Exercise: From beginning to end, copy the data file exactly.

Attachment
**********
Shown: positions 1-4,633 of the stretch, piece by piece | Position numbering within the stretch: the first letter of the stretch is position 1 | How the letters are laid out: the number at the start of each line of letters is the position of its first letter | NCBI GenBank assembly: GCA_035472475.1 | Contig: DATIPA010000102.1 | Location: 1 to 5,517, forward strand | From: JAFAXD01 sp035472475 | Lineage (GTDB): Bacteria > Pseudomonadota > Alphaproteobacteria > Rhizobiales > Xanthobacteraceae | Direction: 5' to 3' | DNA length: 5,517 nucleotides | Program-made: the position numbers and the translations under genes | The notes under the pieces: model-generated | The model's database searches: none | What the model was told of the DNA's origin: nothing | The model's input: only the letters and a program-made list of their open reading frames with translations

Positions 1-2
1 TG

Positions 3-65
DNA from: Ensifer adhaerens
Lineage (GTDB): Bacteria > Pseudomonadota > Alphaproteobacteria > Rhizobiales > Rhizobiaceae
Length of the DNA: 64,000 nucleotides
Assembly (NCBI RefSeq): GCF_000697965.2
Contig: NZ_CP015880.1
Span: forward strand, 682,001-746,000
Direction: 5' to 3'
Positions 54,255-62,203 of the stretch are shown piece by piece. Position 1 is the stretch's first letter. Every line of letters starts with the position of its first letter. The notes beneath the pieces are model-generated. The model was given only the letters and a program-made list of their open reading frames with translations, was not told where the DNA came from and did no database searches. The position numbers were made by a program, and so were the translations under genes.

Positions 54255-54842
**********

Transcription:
Shown: positions 1-4,633 of the stretch, piece by piece | Position numbering within the stretch: the first letter of the stretch is position 1 | How the letters are laid out: the number at the start of each line of letters is the position of its first letter | NCBI GenBank assembly: GCA_035472475.1 | Contig: DATIPA010000102.1 | Location: 1 to 5,517, forward strand | From: JAFAXD01 sp035472475 | Lineage (GTDB): Bacteria > Pseudomonadota > Alphaproteobacteria > Rhizobiales > Xanthobacteraceae | Direction: 5' to 3' | DNA length: 5,517 nucleotides | Program-made: the position numbers and the translations under genes | The notes under the pieces: model-generated | The model's database searches: none | What the model was told of the DNA's origin: nothing | The model's input: only the letters and a program-made list of their open reading frames with translations

Positions 1-2
1 TG

Positions 3-65
DNA from: Ensifer adhaerens
Lineage (GTDB): Bacteria > Pseudomonadota > Alphaproteobacteria > Rhizobiales > Rhizobiaceae
Length of the DNA: 64,000 nucleotides
Assembly (NCBI RefSeq): GCF_000697965.2
Contig: NZ_CP015880.1
Span: forward strand, 682,001-746,000
Direction: 5' to 3'
Positions 54,255-62,203 of the stretch are shown piece by piece. Position 1 is the stretch's first letter. Every line of letters starts with the position of its first letter. The notes beneath the pieces are model-generated. The model was given only the letters and a program-made list of their open reading frames with translations, was not told where the DNA came from and did no database searches. The position numbers were made by a program, and so were the translations under genes.

Positions 54255-54842